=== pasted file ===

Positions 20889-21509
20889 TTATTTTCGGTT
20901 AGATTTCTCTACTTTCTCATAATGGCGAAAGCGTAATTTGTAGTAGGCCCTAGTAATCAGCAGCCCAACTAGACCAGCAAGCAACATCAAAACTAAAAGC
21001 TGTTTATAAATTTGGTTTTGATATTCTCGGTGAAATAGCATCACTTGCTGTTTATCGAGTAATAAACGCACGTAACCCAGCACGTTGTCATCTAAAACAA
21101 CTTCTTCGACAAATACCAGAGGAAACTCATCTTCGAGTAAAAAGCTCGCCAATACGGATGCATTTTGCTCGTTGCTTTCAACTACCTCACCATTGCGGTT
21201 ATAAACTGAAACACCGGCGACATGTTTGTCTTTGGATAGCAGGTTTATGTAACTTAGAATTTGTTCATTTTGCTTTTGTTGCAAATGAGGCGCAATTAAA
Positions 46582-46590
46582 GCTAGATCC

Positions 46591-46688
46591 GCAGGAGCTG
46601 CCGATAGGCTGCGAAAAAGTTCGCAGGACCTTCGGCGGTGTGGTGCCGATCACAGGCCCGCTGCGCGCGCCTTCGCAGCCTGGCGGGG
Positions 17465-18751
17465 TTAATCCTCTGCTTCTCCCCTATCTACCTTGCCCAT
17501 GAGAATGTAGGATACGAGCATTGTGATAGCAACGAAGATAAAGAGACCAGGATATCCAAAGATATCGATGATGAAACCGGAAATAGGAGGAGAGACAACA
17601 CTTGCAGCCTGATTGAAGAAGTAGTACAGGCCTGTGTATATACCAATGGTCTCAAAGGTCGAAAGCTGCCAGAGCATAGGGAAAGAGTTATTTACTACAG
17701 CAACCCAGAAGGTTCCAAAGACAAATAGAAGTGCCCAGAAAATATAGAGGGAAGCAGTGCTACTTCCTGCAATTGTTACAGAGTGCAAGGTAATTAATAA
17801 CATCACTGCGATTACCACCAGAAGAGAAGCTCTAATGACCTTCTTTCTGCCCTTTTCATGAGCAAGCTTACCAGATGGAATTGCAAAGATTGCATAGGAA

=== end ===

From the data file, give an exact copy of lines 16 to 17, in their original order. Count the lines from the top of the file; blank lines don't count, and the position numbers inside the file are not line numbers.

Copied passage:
17701 CAACCCAGAAGGTTCCAAAGACAAATAGAAGTGCCCAGAAAATATAGAGGGAAGCAGTGCTACTTCCTGCAATTGTTACAGAGTGCAAGGTAATTAATAA
17801 CATCACTGCGATTACCACCAGAAGAGAAGCTCTAATGACCTTCTTTCTGCCCTTTTCATGAGCAAGCTTACCAGATGGAATTGCAAAGATTGCATAGGAA